Puppy killed a Pigeon :(

muscovy94

Songster
11 Years
Nov 11, 2008
912
12
189
Vicksburg, MS
Hello everyone we recently adopted a little mixed breed puppy from the humane society and he is cute as can be! The thing is, he LOVES to terrorize the chickens and has recently killed one of our pigeons. He is only about 9 weeks old. I know this is just him being a playful puppy, but I'm scared if we don't do something now we will have a problem in the future. The chickens free range, and the puppy will just be a big ole farm dog that roams wherever he wants. Will he grow out of this agressiveness? If not, is there a way to teach him to not even go around or touch the chickens?
 

muscovy94

Songster
11 Years
Nov 11, 2008
912
12
189
Vicksburg, MS
sorry let me rephrase that. He was nine or ten weeks when we got him, which was about a month and a half ago...so he is about 13 to fifteen weeks now. The humane society wasn't exactly sure to begin with so its anyone's guess. They only thing i can say is that he is BIG. doesn't have puppy breath anymore if that gives you an age range...
 

Crazyland

Songster
10 Years
Aug 14, 2009
1,163
6
161
Sandhills NC
I would take him out on a leash around the birds and correct him if he walks towards them or looks at them. Get him to focus on you and only you.
 

Cara

Songster
12 Years
Aug 30, 2007
3,267
8
221
NM
3798_untitled.jpg
 

Skyesrocket

Songster
11 Years
Mar 20, 2008
1,793
9
171
I agree with crazyland. If he is going to be a farm dog he needs to respect your livestock. Train him while he is young.
Good Luck.
 

babsbag

Songster
10 Years
Jan 12, 2010
729
9
169
Anderson, CA
At the risk of being yelled at, take a deep breath...me, not you....have you thought about an electric collar for training him? The only reason I say that is because we have our dogs trained for rattlesnake avoidance and the trainer uses an electric collar to do it. If my dogs smell, see, or hear a rattlesnake they go in the opposite direction. I see no reason why it wouldn't work the same for seeing or smelling a chicken. I am able to keep mine completely seperate so I haven't done it, but it is on my "to do" list this summer. Just a thought. I am not a dog trainer, and I know some people hate those collars, but I think that they have a place, when used properly. And avoidance is the only time we use it on our dogs. Their other training is just done the plain old fashion way. I have read and heard all the stories, both sides, and I decided that the rattlesnake bite was worse than the collar bits.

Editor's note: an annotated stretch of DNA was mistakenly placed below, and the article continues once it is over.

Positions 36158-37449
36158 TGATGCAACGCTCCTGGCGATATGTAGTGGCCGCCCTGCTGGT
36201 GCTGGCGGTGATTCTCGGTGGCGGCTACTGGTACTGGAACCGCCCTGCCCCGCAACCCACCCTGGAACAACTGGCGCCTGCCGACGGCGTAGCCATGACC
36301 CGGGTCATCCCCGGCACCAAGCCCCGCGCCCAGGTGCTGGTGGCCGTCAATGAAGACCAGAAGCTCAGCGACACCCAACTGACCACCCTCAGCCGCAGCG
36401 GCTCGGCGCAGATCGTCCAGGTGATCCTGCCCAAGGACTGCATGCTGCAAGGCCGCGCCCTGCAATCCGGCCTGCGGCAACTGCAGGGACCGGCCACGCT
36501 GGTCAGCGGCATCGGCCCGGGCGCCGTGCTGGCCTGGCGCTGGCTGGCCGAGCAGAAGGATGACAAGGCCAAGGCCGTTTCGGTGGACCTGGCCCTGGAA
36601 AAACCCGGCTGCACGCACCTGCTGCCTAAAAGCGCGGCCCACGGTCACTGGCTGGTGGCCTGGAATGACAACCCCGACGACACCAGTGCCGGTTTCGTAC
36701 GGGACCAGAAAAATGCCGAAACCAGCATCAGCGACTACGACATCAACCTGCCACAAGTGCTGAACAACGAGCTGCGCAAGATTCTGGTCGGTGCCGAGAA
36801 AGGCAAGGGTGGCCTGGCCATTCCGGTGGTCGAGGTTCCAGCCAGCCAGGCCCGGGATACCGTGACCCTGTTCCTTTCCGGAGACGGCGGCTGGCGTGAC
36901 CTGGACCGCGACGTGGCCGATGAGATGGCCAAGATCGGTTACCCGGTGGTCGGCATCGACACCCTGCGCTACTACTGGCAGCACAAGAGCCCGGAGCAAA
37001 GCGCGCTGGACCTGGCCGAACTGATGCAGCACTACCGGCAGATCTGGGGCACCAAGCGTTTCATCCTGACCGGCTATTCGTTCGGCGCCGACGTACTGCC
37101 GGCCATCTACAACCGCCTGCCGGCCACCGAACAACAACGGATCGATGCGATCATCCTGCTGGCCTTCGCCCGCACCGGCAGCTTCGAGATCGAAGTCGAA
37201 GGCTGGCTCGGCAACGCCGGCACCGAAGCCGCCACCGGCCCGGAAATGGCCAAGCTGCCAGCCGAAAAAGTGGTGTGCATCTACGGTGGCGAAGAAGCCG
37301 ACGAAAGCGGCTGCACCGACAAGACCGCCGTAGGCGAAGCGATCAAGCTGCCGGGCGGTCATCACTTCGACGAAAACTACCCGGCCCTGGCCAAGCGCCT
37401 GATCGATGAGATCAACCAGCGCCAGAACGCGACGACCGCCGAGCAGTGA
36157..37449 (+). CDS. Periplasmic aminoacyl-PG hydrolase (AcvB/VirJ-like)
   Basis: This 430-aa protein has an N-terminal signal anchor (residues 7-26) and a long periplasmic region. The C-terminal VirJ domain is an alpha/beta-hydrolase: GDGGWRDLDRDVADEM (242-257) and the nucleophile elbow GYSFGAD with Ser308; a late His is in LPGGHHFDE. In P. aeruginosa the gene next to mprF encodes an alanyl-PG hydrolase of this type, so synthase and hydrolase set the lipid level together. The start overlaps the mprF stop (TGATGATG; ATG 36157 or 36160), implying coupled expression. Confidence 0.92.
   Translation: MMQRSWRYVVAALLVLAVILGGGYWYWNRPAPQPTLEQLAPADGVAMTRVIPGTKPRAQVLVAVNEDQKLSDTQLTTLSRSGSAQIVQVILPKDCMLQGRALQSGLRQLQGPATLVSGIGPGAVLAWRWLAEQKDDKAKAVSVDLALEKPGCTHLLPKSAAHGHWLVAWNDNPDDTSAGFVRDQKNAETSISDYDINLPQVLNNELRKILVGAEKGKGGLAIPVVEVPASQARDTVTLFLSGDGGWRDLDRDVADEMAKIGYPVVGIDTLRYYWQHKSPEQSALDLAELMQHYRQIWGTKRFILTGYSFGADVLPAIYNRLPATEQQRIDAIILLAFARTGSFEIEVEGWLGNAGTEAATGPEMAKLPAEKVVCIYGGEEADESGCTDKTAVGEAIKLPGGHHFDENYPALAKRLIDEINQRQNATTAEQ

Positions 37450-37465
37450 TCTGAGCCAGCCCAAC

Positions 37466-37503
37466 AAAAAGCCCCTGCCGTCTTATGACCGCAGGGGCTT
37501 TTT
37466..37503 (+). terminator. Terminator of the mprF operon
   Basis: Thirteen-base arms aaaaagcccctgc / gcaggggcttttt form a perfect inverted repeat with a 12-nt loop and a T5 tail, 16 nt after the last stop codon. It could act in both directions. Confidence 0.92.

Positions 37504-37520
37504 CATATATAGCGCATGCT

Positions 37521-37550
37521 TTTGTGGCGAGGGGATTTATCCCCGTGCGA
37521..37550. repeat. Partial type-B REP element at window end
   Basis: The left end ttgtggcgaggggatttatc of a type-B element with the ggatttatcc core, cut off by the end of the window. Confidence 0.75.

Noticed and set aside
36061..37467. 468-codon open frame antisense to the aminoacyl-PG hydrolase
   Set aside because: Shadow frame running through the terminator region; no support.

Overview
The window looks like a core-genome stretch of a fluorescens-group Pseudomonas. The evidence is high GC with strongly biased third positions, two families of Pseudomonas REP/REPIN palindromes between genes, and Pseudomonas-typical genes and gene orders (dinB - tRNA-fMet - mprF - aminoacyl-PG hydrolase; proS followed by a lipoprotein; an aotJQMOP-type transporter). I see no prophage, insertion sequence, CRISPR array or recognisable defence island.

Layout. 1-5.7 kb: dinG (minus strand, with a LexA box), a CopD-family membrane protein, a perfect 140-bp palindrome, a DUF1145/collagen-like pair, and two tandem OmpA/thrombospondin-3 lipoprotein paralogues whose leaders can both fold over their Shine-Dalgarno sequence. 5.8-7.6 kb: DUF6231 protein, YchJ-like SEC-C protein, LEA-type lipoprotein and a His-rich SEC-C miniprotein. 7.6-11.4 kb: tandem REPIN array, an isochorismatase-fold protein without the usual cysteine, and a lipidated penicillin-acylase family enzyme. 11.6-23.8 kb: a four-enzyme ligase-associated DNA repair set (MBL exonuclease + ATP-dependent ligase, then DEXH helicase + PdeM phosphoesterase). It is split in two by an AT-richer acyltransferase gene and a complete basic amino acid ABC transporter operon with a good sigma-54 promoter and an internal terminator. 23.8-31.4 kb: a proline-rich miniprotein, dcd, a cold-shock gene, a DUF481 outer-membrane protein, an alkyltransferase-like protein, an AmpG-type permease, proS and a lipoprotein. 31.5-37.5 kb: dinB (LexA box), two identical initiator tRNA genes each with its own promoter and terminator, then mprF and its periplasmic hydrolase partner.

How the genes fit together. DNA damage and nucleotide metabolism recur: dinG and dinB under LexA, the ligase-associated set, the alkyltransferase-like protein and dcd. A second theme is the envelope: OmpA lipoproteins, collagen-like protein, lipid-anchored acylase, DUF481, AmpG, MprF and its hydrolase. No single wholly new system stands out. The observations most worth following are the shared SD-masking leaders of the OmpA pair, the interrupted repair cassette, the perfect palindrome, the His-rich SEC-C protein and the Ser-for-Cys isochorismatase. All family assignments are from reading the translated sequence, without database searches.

It is kinda like a religion with those things. Everyone has an opinion.
 

Akane

Crowing
11 Years
Jun 15, 2008
4,654
63
251
Shock collars are best used with an experienced trainer. They can work fine without being cruel or even causing pain but they need to be used correctly or you'll just make more problems.

Tie the pup to you with about 4-6' of leash depending on it's height/size. Now go about your day. Do not untie the puppy. Use the computer, feed the chickens, collect eggs, go for a walk, watch tv... I don't care but don't untie the puppy. Where you go it goes. If it starts after a chicken make a very loud startling sound like a sharp "EH" followed by "leave it" and move a little the other way. If the puppy is very very insistent that's when it loses it's privilege of being with you. Tie it just out of reach of the chickens and you until you are done. Then recover puppy and continue. Things may start out rough but eventually you create a dog that sticks to you like glue, ignores everything around it, and is just waiting for your next move. Never ever ever give the puppy a chance to chase anything. Every time you allow a dog to chase you reinforce the idea in their heads and it will take 10times more effort to stop it. Some dogs will never be safe unsupervised around chickens. I have dogs bred to hunt bear and wild boar. They aren't the point out game and wait type of hunting dog. More like charge in, drag it to the ground, and keep tearing until it stops moving. I will never trust them unsupervised around chickens but despite the fact their one overlying thought at any given moment is "chase" followed by "kill" I have no problems with them around the birds while I'm there and frequently my akita makes escapes from the dog yard and heads to the field to kill rabbits ignoring the scattering chickens on her way. Any dog can be trustworthy supervised so long as you never let them chase and always show them they should ignore the birds. Most dogs will never be trustworthy unsupervised. If that's what you want then you should invest in a purebred livestock guardian breed from proven lines instead of an unknown.
 

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